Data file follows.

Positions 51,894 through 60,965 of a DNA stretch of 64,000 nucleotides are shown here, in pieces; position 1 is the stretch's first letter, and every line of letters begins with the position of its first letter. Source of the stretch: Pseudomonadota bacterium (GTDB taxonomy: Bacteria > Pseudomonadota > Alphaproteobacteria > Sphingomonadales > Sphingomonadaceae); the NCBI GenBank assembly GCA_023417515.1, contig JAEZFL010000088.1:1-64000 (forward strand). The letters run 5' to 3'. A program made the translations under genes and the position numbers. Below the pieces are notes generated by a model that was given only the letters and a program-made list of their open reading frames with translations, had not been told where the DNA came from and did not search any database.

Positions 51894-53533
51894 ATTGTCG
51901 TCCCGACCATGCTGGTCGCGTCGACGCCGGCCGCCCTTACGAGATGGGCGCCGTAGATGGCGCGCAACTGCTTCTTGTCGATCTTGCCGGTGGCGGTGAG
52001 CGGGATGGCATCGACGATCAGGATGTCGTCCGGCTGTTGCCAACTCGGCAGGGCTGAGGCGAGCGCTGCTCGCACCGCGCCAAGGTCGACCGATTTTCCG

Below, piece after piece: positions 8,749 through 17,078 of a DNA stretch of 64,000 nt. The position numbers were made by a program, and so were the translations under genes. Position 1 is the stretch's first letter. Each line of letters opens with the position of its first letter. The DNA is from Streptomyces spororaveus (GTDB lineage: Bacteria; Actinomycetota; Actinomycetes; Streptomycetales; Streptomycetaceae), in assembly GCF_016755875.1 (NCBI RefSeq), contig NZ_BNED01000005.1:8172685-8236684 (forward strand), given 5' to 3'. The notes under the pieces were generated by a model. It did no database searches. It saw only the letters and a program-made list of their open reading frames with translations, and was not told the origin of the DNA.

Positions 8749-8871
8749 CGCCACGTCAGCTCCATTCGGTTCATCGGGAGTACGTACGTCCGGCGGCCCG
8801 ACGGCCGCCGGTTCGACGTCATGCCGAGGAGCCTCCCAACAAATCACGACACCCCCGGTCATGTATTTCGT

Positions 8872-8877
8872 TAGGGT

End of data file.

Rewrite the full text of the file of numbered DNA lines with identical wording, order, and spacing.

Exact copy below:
Positions 51,894 through 60,965 of a DNA stretch of 64,000 nucleotides are shown here, in pieces; position 1 is the stretch's first letter, and every line of letters begins with the position of its first letter. Source of the stretch: Pseudomonadota bacterium (GTDB taxonomy: Bacteria > Pseudomonadota > Alphaproteobacteria > Sphingomonadales > Sphingomonadaceae); the NCBI GenBank assembly GCA_023417515.1, contig JAEZFL010000088.1:1-64000 (forward strand). The letters run 5' to 3'. A program made the translations under genes and the position numbers. Below the pieces are notes generated by a model that was given only the letters and a program-made list of their open reading frames with translations, had not been told where the DNA came from and did not search any database.

Positions 51894-53533
51894 ATTGTCG
51901 TCCCGACCATGCTGGTCGCGTCGACGCCGGCCGCCCTTACGAGATGGGCGCCGTAGATGGCGCGCAACTGCTTCTTGTCGATCTTGCCGGTGGCGGTGAG
52001 CGGGATGGCATCGACGATCAGGATGTCGTCCGGCTGTTGCCAACTCGGCAGGGCTGAGGCGAGCGCTGCTCGCACCGCGCCAAGGTCGACCGATTTTCCG

Below, piece after piece: positions 8,749 through 17,078 of a DNA stretch of 64,000 nt. The position numbers were made by a program, and so were the translations under genes. Position 1 is the stretch's first letter. Each line of letters opens with the position of its first letter. The DNA is from Streptomyces spororaveus (GTDB lineage: Bacteria; Actinomycetota; Actinomycetes; Streptomycetales; Streptomycetaceae), in assembly GCF_016755875.1 (NCBI RefSeq), contig NZ_BNED01000005.1:8172685-8236684 (forward strand), given 5' to 3'. The notes under the pieces were generated by a model. It did no database searches. It saw only the letters and a program-made list of their open reading frames with translations, and was not told the origin of the DNA.

Positions 8749-8871
8749 CGCCACGTCAGCTCCATTCGGTTCATCGGGAGTACGTACGTCCGGCGGCCCG
8801 ACGGCCGCCGGTTCGACGTCATGCCGAGGAGCCTCCCAACAAATCACGACACCCCCGGTCATGTATTTCGT

Positions 8872-8877
8872 TAGGGT